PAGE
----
Wednesday, August 27, 2014
Inquirer Daily News

Cynical, realistic or hopeful about Nutter's school accountability pact?

If you want to be cynical about the Educational Accountability agreement the mayor introduced with fanfare yesterday, you can ask why it’s only happening now. The school district will be opening its books and cooperating more with the city and state. The city and state, of course, put a lot of money into the schools, and have a lot riding on their success. Why haven’t they been watching the unelected SRC closely for the last decade?

Cynical, realistic or hopeful about Nutter's school accountability pact?

If you want to be cynical about the Educational Accountability agreement the mayor introduced with fanfare yesterday, you can ask why it’s only happening now. The school district will be opening its books and cooperating more with the city and state. The city and state, of course, put a lot of money into the schools, and have a lot riding on their success. Why haven’t they been watching the unelected SRC closely for the last decade?

If you want to be a grounded realist about it, you can wonder whether the district’s partners will put the necessary effort into providing real oversight. It’s not good enough to open the district’s books; someone actually has to read them. You can also point out that for all the hoopla about cooperation, neither the city nor state have cooperated their way into a solution to the district’s budget gap (that wll be the main event today).

Or maybe you want to be hopeful. There’s good stuff in the agreement: The district will be required to create a five-year plan, which is clearly a good idea. And it will be required to cooperate with the mayor and Council’s inquiries, which could help bring the district budget into the relative light of the city’s public budget process. (The Council piece wasn't in the letter the mayor sent last weekend.)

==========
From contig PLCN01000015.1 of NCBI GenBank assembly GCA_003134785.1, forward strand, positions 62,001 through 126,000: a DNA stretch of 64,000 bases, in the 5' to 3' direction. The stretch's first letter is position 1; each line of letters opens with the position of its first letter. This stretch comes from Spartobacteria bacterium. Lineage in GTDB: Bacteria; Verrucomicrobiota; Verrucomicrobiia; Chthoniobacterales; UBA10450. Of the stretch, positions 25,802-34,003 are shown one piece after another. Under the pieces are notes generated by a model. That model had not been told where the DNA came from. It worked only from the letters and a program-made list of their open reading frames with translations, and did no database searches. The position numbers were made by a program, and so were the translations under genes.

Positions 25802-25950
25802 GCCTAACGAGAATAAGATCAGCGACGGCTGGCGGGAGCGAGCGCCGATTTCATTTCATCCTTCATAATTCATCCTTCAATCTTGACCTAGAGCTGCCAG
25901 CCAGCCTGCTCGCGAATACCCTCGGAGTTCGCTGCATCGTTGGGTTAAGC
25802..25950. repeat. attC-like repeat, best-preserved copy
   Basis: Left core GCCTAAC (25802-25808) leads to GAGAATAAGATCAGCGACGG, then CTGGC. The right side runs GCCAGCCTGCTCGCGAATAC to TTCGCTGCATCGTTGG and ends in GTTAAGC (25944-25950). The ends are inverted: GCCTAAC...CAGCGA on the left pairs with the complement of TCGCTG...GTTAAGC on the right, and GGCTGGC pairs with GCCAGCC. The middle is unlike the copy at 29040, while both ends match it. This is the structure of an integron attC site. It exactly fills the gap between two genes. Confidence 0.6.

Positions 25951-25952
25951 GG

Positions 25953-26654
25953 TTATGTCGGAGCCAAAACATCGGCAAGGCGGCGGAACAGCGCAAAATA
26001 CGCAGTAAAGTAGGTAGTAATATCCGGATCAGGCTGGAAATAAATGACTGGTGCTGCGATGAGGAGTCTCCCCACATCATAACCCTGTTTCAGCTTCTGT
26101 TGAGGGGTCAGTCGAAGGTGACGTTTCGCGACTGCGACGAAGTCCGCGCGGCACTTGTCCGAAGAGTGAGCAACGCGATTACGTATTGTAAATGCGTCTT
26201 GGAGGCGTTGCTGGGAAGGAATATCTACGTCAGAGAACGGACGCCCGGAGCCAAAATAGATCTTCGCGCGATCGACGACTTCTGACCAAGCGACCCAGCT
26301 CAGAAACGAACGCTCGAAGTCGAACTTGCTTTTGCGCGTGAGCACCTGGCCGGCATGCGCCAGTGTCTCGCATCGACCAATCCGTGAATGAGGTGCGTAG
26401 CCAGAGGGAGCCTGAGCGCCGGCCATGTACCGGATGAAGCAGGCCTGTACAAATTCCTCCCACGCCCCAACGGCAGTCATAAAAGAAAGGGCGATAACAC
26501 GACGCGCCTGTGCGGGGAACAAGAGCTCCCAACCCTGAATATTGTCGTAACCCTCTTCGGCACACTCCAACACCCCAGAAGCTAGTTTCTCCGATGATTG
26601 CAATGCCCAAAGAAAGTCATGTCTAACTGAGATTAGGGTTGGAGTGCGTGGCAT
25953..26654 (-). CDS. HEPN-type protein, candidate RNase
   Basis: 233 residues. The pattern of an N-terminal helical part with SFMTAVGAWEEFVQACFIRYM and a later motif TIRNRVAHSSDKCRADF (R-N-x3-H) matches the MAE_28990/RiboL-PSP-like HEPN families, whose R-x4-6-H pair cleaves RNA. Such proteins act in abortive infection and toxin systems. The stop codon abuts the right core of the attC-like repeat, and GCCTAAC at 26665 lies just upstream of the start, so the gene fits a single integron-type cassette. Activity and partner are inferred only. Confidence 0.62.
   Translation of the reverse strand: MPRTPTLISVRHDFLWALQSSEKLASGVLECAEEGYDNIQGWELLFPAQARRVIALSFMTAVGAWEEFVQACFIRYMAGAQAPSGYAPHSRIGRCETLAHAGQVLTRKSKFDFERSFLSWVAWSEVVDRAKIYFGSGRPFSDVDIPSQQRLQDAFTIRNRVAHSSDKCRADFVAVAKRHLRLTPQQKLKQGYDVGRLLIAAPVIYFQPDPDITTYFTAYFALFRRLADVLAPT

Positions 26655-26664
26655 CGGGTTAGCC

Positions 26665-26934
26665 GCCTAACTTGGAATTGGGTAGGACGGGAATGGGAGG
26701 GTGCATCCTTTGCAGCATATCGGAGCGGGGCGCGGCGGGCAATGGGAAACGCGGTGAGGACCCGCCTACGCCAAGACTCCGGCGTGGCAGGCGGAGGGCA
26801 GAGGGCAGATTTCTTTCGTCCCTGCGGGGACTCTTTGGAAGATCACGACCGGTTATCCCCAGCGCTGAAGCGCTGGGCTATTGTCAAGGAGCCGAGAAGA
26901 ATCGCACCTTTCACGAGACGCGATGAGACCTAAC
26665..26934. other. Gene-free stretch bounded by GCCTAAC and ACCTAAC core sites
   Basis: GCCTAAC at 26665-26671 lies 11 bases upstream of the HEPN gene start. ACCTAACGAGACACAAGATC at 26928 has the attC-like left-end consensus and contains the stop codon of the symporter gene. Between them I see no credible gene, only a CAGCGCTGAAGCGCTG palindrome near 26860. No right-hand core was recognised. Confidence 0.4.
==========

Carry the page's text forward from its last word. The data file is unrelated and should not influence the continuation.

The agreement creates an opportunity for elected officials to take ownership of Philly's schools. Maybe that means looking closely at their budget and making smarter cuts. Maybe it means feeling confident that new revenue measures are necessary. Either way, it means it’s harder to make excuses about the schools being someone else’s problem.

That could be a positive result of the school funding fiasco, if it really takes shape.

Meanwhile, as long as the state is feeling cooperative, here are two steps it could take to strengthen the city’s hand in monitoring the schools:

1) Require that the revenue assumptions in the district’s five-year plan be approved by an independent body, the way the city’s is approved by PICA. In other words, if the district says, “We expect to have $3 billion in 2014,” someone outside the district should say, “That sounds about right.”

2) Let the city get out of the state’s “maintenance of effort” requirement, which makes it impossible for Philadelphia to reduce its contributions to the district. State Rep. Michael McGeehan introduced an amendment to end the requirement entirely earlier this week, but the state doesn’t even need to go that far. The city could just be allowed to request a waiver from the requirement under certain conditions, like a temporary fiscal emergency – or, perhaps, a breach of an accountability agreement.

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Every year, city government spends slightly more than $4 billion. Where does all that money come from? More importantly, where does it go? Are we getting the most bang for our tax buck? “It's Our Money” is a joint project between Philadelphia Daily News and WHYY, funded by the William Penn Foundation, designed to answer these questions.

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